No one in our area has dry ice, ever, there are a few stores 40 to 50 miles that carry dry ice in the summer.

If you try it, post pics and tell us about it. I'd love to know if it works.
SL
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#1124 Siv

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Posted 07 August 2019 - 10:37 AM

I finally got around to reading this entire thread. Suffice to say, lots of good advice but also it has left me a little confused on some of the details:

 

Amount of salt to add?

  • Some say 2% by weight or peppers
  • Some say higher, up to 6%
  • Some say make a 2% to 5% brine (which doesn't include the weight of the peppers)

Shelf Stable pH?

  • Some say under 4.6
  • Some say under 4.0
  • Some say under 3.6

 

Anyway, I'm trying a few mash ferments. I went with 500g peppers and 15g salt, no starters or anything else. We'll see what happens! I did the red and yellow last night and the white in the morning - the red is already bubbling.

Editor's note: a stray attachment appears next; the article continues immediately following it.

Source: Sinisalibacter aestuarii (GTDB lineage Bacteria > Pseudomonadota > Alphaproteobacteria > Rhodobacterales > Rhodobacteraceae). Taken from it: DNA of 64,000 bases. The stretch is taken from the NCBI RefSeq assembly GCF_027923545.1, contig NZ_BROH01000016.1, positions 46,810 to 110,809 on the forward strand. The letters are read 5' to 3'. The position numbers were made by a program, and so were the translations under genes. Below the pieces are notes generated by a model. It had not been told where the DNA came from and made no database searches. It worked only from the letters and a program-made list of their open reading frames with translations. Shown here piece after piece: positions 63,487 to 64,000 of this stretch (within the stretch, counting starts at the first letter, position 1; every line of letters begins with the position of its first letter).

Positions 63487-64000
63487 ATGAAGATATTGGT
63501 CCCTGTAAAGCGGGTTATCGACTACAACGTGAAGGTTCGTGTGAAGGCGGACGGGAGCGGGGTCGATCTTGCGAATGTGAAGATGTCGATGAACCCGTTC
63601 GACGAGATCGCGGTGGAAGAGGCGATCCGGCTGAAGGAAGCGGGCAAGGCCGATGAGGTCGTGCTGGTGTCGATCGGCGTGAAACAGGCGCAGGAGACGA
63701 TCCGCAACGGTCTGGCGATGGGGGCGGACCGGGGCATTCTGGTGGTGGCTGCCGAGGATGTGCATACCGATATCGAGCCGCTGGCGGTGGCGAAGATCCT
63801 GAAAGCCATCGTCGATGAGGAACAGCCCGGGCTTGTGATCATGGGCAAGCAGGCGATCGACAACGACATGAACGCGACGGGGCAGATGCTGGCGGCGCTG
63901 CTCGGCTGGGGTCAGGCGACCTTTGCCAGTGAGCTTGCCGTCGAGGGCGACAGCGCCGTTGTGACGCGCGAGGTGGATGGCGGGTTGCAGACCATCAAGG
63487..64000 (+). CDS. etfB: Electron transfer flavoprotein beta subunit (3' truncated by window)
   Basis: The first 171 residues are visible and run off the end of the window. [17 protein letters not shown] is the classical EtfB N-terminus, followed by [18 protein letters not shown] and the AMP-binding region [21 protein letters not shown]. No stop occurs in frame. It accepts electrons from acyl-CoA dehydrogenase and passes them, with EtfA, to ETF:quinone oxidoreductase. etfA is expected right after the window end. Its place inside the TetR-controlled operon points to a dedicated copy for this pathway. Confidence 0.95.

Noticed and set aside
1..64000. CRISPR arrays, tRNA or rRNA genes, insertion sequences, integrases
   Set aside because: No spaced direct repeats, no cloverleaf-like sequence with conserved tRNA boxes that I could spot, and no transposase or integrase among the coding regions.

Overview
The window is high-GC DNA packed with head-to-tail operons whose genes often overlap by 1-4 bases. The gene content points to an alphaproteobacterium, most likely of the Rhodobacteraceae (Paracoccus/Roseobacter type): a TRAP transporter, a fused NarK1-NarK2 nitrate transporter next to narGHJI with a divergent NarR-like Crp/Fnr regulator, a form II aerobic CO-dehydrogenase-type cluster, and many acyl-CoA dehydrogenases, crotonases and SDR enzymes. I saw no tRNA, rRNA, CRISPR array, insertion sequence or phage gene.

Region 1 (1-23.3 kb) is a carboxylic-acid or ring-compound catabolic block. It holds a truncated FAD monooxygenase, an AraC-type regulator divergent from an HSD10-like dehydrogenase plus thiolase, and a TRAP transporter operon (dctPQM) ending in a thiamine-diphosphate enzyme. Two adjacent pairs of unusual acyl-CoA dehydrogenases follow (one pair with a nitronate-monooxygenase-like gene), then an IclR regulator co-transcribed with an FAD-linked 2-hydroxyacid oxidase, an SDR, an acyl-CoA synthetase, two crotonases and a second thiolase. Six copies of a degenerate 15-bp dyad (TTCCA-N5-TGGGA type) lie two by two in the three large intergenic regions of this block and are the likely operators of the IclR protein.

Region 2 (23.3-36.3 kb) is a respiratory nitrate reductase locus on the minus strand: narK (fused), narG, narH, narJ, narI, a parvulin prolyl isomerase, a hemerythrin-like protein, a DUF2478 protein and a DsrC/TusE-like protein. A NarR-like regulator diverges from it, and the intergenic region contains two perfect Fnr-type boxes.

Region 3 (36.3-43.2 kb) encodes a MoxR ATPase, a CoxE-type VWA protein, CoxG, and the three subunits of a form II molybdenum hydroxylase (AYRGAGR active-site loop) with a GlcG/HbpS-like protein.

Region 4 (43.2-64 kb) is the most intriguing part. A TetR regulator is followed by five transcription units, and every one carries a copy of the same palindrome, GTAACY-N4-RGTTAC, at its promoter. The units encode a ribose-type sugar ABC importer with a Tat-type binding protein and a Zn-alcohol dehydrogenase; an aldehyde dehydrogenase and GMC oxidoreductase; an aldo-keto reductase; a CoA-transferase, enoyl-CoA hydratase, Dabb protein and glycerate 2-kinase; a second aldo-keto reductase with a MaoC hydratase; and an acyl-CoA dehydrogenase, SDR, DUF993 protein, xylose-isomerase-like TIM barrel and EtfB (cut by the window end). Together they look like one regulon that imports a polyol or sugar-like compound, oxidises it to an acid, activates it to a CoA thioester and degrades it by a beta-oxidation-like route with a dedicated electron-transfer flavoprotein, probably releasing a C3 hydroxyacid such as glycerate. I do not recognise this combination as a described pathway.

48480569191_1173509627_c.jpg



#1125 emanphoto

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Posted 07 August 2019 - 10:57 AM

I usually use 4% salt but have been battling mold in my last couple of batches so this time I added 5% salt (of the fruit weight) and it is slightly better.  I have high ambient temps here all year.  Looking back at my past photos (easier than looking at my notes) my pH is 3.4/3.5 at the end of the ferment period of 30 days.  

 

If you're just starting then what you have chosen to do is fine.  Make notes of everything you do so you know what changes to do if something goes south.

IMG38611.jpg



#1126 Chili Monsta

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Posted 07 August 2019 - 12:13 PM

Greetings Siv,